From: Pleasant@Rutgers (Pleasant@Rutgers) Subject: HUMAN-NETS Digest V5 #108 Newsgroups: fa.human-nets Date: 1982-11-28 00:08:18 PST HUMAN-NETS Digest Sunday, 28 Nov 1982 Volume 5 : Issue 108 Today's Topics: Computers and People - Communications Breakthrough & Computers in Education, Technology - Combinations of Telephones and Terminals & Keyboards & WorldNet ---------------------------------------------------------------------- Date: 25 Nov 82 2:39:05-EDT (Thu) From: Randall Gellens Subject: Re: HUMAN-NETS Digest V5 #106 At one point in the dim, dark, past, we had a fairly active notesfile system modelled after that on PLATO, but running on other systems. People devised all sorts of hacks to compensate for the lack of standard graphics/animation/ alternate fonts available on PLATO terminals...changing the backspace character to a normal character (?CHAR BS=^C for example) allowed it to be used at text, which, combined with line-feeds, and escape sequences (these last necessitated warnings about which terminal type to read a note on) gave a fairly broad range of effects. (One I liked was a note that had space-bs-char for every char, resulting in slow, halting printing on (we used them then) DECwriters, and slower printing on screens. A reply asked what baud rate the note had been entered on). A lot of terminals in use then xmitted screen control keys as well as acting on them, which made it fairly easy to do animation. ------------------------------ Date: 26 Nov 1982 2305-MST From: JW-Peterson at UTAH-20 (John W. Peterson) Subject: Computers for school Those of you who reacted to CMU's plans to require students to purchase computers may be interested in this one: The "World Institute for Computer Assisted Teaching" (better known to WORKS readers as WICAT) currently has a proposal before the Utah state board of Education asking the state of Utah invest $15 million in Wicat, for them to develop a standard CAI system to be used in most/all of Utah's public schools. The state would be the sole owner of the program and receive the royalties (6% of the sales commissions) on the software. According to the proposal "the royalties would continue [at >$3 meg a year] for a 15-year period ... meaning the state fund would be fully reimbursed and the state would receive $30 million for the hardware acquisition." The courseware would include subjects such as "English, Writing, Calculus, Biology, History and Foreign Languages (with Audio)." These programs are to run on a "System 300 (the Hydra System)" that has 30 terminals "with audio, graphics and animation" and a CPU with an 80 meg disk. Price (w/ discount) is given at $67,000. WICAT's proposal also states they would be willing to "translate" the programs to other hardware vendors at the states option (the state would pay extra for this service). While the proposal does list some of the reservations about such a move (such as WICAT's current marketing capability, and having one company as a sole source), Utah's executive directory of administrative services claims "there are strong, positive feelings about WICAT's offer and it's potential role in assisting the State of Utah to develop and utilize CAI materials." The proposal is set to go before the '83 session of the Utah state legislature. The source for the above quotes is a Utah State Office of Education newsletter. -jw peterson ------------------------------ Date: 16 Nov. 1982 4:11 pm PST (Tuesday) From: NNicoll.ES at PARC-MAXC Subject: Re: Combinations of Telephones and Terminals Does anyone know of a touch tone phone where each of the twelve keys, and combinations of same, emits a different tone. You can type full ASCII with that combination (alphabet on request). NNicoll ------------------------------ Date: 24 Nov 1982 22:20:03-EST From: csin!cjh at CCA-UNIX Subject: re the sholes keyboard I'd be curious as to exactly what their claims were about hand balance; my experience (and due to a publishing hobby I've done a \lot/ of text typing) is that there are a significant fraction of words typed almost entirely with the left hand (I think the Sholes is supposed to call for left-hand strokes 56% of the time in stock English). Certainly if you compare similar strokes(finger/direction) for left and right hands, in most of the pairs the left-hand stroke calls a much higher-frequency letter. Do they claim that this contradicts other studies, in which the Dvorak was shown to be much faster (perhaps also easier to learn)? ------------------------------ Date: 25 Nov 1982 2320-PST Subject: The changing face of Micro-computing/effects on WorldNet From: William "Chops" Westfield Lauren's recent message about CPM 3.0 (to the info-cpm mailing list) which, summarized, said CPM 3.0 will be nice for OEMs who are producing a large number of identical systems, but not for much of anyone else, served to further prompt me into writing this message. Microcomputing is changing. Is it getting better or worse ? Used to be, no two systems were alike. If you wanted to sell software, it had to be configurable for just about anything. And the people who bought it would have to know how to configure it. Nowadays, things are a lot different. You can pick one of (apple, radio shack, IBM, osborne), write software for it that won't run on anything else, and if it's any good, you become rich. How will this change the way people compute ? For example, CPM remains about the only system for which lots of USEFUL public domain software is available... People with other systems pay for inferior products. Many people with CP/M will pay for a product rather than use an equivalent Public domain program... Why? Example 2: products aimed at a very specific market are appearing. For example, spelling correctors and thesarusses that run under WordStar(tm). What about us Mince/Emacs people? Example 3: PCNet is/was dedicated to the prospect of running a common communications protocol on every possible system, so they could all talk to each other. The idea was to put all of this in the public domain. PCNet is having serious problems. the only thing that might save them is that various large, diverse organizations like SRI, DARCOM, NOSC, etc are willing to spend money developing PCNet, cause they need their micros to talk to their large computers. Meanwhile, programs like CrossTalk, which will do file transfers only to other IBM PCs, has made the top 20 selling programs for the IBM PC for the last several months. The question is, I guess: Is the current proliferation of many basically incompatible micro-computers going to hurt or help the WorldNet concept? BillW ------------------------------ End of HUMAN-NETS Digest ************************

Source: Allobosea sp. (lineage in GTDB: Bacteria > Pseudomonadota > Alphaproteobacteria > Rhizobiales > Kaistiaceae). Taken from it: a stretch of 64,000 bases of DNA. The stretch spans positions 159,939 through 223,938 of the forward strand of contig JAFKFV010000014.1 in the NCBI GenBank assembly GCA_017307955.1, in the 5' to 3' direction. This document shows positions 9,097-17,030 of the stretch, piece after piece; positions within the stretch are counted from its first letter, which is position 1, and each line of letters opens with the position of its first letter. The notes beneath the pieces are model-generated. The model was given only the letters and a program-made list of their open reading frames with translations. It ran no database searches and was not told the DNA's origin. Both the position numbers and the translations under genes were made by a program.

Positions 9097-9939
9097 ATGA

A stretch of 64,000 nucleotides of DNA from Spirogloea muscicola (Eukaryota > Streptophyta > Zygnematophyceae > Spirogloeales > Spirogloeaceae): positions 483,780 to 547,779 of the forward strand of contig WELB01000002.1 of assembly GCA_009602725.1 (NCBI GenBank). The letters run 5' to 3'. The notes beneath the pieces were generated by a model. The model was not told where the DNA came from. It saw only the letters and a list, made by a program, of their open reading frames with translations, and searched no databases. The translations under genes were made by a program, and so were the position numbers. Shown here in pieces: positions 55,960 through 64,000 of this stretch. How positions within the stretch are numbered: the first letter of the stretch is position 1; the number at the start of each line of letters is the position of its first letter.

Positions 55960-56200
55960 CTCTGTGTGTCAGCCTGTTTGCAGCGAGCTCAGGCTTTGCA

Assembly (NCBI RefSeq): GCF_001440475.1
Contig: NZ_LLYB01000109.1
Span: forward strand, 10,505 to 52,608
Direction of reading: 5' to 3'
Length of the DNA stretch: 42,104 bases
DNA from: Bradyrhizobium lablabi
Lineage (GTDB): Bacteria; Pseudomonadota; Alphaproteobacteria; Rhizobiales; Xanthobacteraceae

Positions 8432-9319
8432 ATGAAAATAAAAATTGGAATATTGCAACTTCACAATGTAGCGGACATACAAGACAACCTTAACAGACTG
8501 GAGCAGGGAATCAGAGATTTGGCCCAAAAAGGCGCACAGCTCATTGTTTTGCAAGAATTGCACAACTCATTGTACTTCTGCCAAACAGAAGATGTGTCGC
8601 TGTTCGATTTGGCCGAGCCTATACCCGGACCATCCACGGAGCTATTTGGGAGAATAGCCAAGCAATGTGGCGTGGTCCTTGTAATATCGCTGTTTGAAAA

From: Pleasant@Rutgers (Pleasant@Rutgers) Subject: HUMAN-NETS Digest V5 #109 Newsgroups: fa.human-nets Date: 1982-12-20 23:33:12 PST HUMAN-NETS Digest Sunday, 19 Dec 1982 Volume 5 : Issue 109 Today's Topics: Queries - Productivity of Word-Processors & Integer Programming, Announcements - VDT Survey Result & Virginia Computer Users Conference & Computers and Weaving, Programming - UNIX (6 msgs), Computers and People - TV Censorship (2 msgs) ---------------------------------------------------------------------- Date: 2 Dec 1982 1114-EST From: KSPROUL at RUTGERS Subject: Productivity of Word-Processors Does anyone have or know of any reports or articles on the pros/cons of having technical people using word-processors/text-editors and such. We need to try to convince management that 'word-processing' should NOT be restricted to just the secretaries. and that it IS productive to let the scientist directly type stuff into the computer. Keith Sproul Ksproul@Rutgers ------------------------------ Date: 13 Dec 1982 1030-PST Subject: Integer Programming From: BERTAPELLE at USC-ISIE I am looking for information on programs that do integer programming (a type of linear programming routine). The program will have to be able to handle a large number of constraints (I'm not sure what large means except a moderate to large number of constraints). Thanks for the help, Tony Bertapelle ------------------------------ Date: 5 December 1982 23:19-EST From: V. Ellen Golden Subject: VDT Survey Result Blue Buttons, the Boston Globe "Chatter" who asked for a survey of VDT users a while ago, has now responded with the results. As many of you might have predicted, the results were not exactly surprising. She decided in the end that a more scientific survey was required. It is my suspicion that the responses of the Arpanet community may have represented a majority of the "individual responses" she mentions. This opens some interesting questions about OTHER sorts of VDT using jobs. In any case, her reply is available on MIT-MC as ELLEN;VDT RESP and may be FTP'd. And thank you from Blue Buttons to all of you who took the time to reply. ------------------------------ Date: 10 December 1982 19:28 est From: Jarrell.Advisor at M.PCO.LISD.HIS Subject: Virginia Computer Users Conference Reply-to: Jarrell.Advisor%PCO-Multics at MIT-MULTICS The thirteenth annual Virginia Computer Users Conference is being held on April 15-16, 1983. The topics are: Ada, Human Factors, and Graphics (as an art-form) If you desire to speak, or just wish to attend, please contact Luanne Melown, or Paula Brimer at: VCUC 13 Department of Computer Science Virginia Tech Blacksburg, Va 24061 Please do not reply to any of the above lists, as I am not a member of any of them. ------------------------------ Date: 3 Dec 1982 1228-EST From: Rachel Silber Subject: Computers and Weaving (yes, really!) A magazine for weavers and spinners, Handwoven (Interweave Press, $15/yr), has begun a new column called "Interface". This column is to be about the uses of computers for weavers. They plan to cover topics ranging from things that seem pretty standard (eg, using a computer to plan your studio/small business finances) to applications that really are off the beaten path. For example, there is a program commercially available that can convert threading and tie-down patterns (a compact representation of what you're going to do to the loom) to a drawdown (a diagram of what the resulting cloth will look like). This is a really time consuming thing to figure out by hand and graph paper, and a good, creative application for a home computer. (I may have my weaving terms a little confused; I'm very new to this hobby.) If memory serves, the authors of the column are Carol and Stewart Strickler. I have been in one home with a loom in one room and a computer in the other, and know at least 2 people who re proficient at using both. But I admit that I was surprised to find this column proposed as a regular feature. The interest that I think this has for Human-nets readers is simply to see what varied fields are making use of computers, for what varied reasons. The paranoia-inspiring view of computers taking over the world gets dealt a resounding blow by this instance of people taking over computers. Rachel Silber ------------------------------ Date: 30 Nov 82 03:52:04 EST (Tue) From: Tim Curry Subject: soft remove under unix The potential hazard of accidental file loss under UNIX has generated much debate in the past. Locally, our system programmer came up with a reasonable solution to most complaints. Through some aliasing and shell scripts, he redefined rm so that all files that are removed during a session are actually just moved to a backup directory. When you finally logout, it then really removes all files under that backup directory. If you want to recover a removed file, he had another script to restore the deleted file (as long as the removed file was during your current session). This entire process was quickly and easily implemented and is selectably used by the user community (I personally don't use it but I recognize its usefulness for those apprehensive of rm). The point I wish to get across is that nearly every complaint (note the qualifier and please don't flood me with exceptions!) that I have heard people mention about UNIX's human interface (or UNIX in general) can be quickly and easily altered to give the user what he wants. UNIX is the only OS that I have used that I have been more impressed with the better I get to know it. The human interface takes on each user's personality to a degree. Of course (as with any extensible system) it sometimes gets difficult to accomplish any work on somebody elses account but my own account has been nicely tuned to fit me. And it takes very little effort to get the account tuned once the user gets slightly knowledgeable about the system. I feel that the human interface of the sophisticated user is often overlooked in attempting to get a system that is easy for beginners to use. After all, if a computer is purchased, you should expect a learning time for all users but those users who are on the computer with any frequency can eventually be hindered by the simplicity of a system. Also, I would also argue that the "apropos" and "man" commands should be sufficient to help the new user get going at the terminal (after a degree of pre-terminal reading). I certainly don't consider UNIX the last word in OS but until something better comes along, I'll keep my "I __ __ / `' \ \ / \ / UNIX" button displayed. (:-}) \ / \/ Tim Curry USENET: ucf-cs!tim ARPANET: tim.ucf-cs@udel-relay ------------------------------ Date: 30 Nov 1982 1015-CST From: Clyde Hoover Subject: UNIX and sloppy typing Expecting the UNIX shell (or any other command interpreter) to provide useful capabilities (such as *, for, etc.) and still protect you from your mistakes is flat out silly. You cannot blame the system if YOU enter a bad command that blows you away. You want hand-holding, use a TOPS-20 system. ------------------------------ Date: 30 Nov 82 08:13:26 EST (Tue) From: Andrew Scott Beals Subject: The trouble with Unix it you want to turn the tab character off as a separator, just do this: $ IFS=' ' $ and now only space and newline will be field (read word) separators, newline being a bit different (it's only used as a word separator when you need to close off a command or quote or ')' or whatever.). simple. a number of people i know (everyone at work except for me) use the DEL key when they want to wipe a line of input. -- of course, this is usually VERY close to RETURN. oh well. it's more of a trouble with the keyboard. -andy :-) p.s. if you still aren't happy, use ^X as your linekill -- it's not near anything too dangerous (unless you have VERY fat fingers). ------------------------------ Date: 1 Dec 1982 at 0923-PST Subject: Re: The trouble with Unix From: zaumen at SRI-TSC The editors I use (emacs or emacs look-a-likes) use to delete the last character typed. I also use TOPS-20 occasionally, so its nice to have ^U and ^C work similarly on both systems. Not using tabs as a separator sounds like a nice idea. is right above on my H19, and really looses as an interrupt character, especially if you switch between Unix and TOPS-20 several times a day, as I was during the last few months. Bill ------------------------------ Date: 1 Dec 82 23:07:13 EST (Wed) From: Andrew Scott Beals Subject: DEL vs ^H frankly, i don't know *why* there is all this usage of DEL as the erase character. (yeech!) why use DEL over ^H? ^H is on the home row (both control and H on a good keyboard, that is), so it's MUCH easier to type. WHY? ------------------------------ Date: 2 Dec 1982 at 1056-PST Subject: Re: DEL vs ^H From: zaumen at SRI-TSC It seems to be a convention on many systems. When in Rome, ... Besides, naive users find "delete" easier to remember. ------------------------------ Date: 29 Nov 1982 0229-PST From: Henry W. Miller Subject: TV Censorship I, too, am against censorship in all forms, unless it is for the good of the population as a whole. (By that I mean facts that really don't have to be known, as it would cause mass hysteria, etc. But, this is the topic for another discussion...) I grew up in the turbulent sixties. I don't know how many times I saw the reply of the assassination of President Kennedy, Senator Kennedy and Martin Luther King, likewise with the shooting of Lee Harvey Oswald. Remember the film clips from Vietnam? The riots in Watts and Chicago and numerous other cities? I think it taught me how valuable life is. I grew up on a diet of the Three Stooges and Bugs Bunny. The eye-gouging, face slapping, head bashing antics of the Howard brothers and Larry Fine never encouraged me to try such tactics, though I still roar with laughter when I see them in action. The fact that Wyle E. Coyote got blown up, smashed, crushed many times never made me imitate those actions. (Although, I remember the time the stink bomb I was making literally blew up in my face, spewing glass into me and throughout the kitchen. I never tried that stunt again...) I was severely disappointed by the way "Blazing Saddles" was hacked when it was aired on national TV. It was cut so badly they might as well not have shown it. Hell, if I want to watch a dozen cowboys passing gas around the campfire, that's my right, isn't it? One of my favorite movies, "Patton", faired better. The first time on TV, they only cut 18 seconds from the movie . Only the most offensive language and the shooting of the jackasses was taken out. Still, I didn't appreciate it. Anybody remember "Beany and Cecil?" For a "kids" show 20 years ago, it was light years ahead of its time. It made so many adult references, like "No-Bikini Atoll". Even now, I still remember, and just "get" certain of the punch lines. I haven't seen the show in years. No one seems to be showing it. Anybody seen "Hill Street Blues"? Whew!!! Some of the references there are down right naughty. And, in "Star Trek", remember how many times Kirk was shown putting his boots back on after being with a young lady? I happened to watch an old "I Love Lucy" a couple of days back. Fred and Ethel were arguing again. Lucy told them to stop it. Ethel said, "We can't, that's the way we make love." Yet, in that same series, they couldn't say that Lucy was pregnant, but merely "expectin'". In the "Dick Van Dyke" show, as well as many others, the couples were always shown as sleeping in separate beds. Why? I guess I've covered both sides. It seems that censorship has a double standard. What, or why, is still beyond me. What I am getting at is that I don't feel that things should be censored. If you don't like it, if it offends you, don't watch it. Let the rest of us see what we want. -HWM ------------------------------ Date: 5 December 1982 19:25-PST (Sunday) From: Scott J. Kramer Subject: Censoring? I just read some of the comments concerning censorship of children's TV watching and wanted to add something. It appears to me that many young people are becoming nearsighted, more so than ever and that this is partially due to their focusing for long periods on such things as TV's, CRT's, books, blackboards, and other "close-in" objects at an earlier age than in the past. This is something to consider if you want to "censor" your child. scott ------------------------------ End of HUMAN-NETS Digest ************************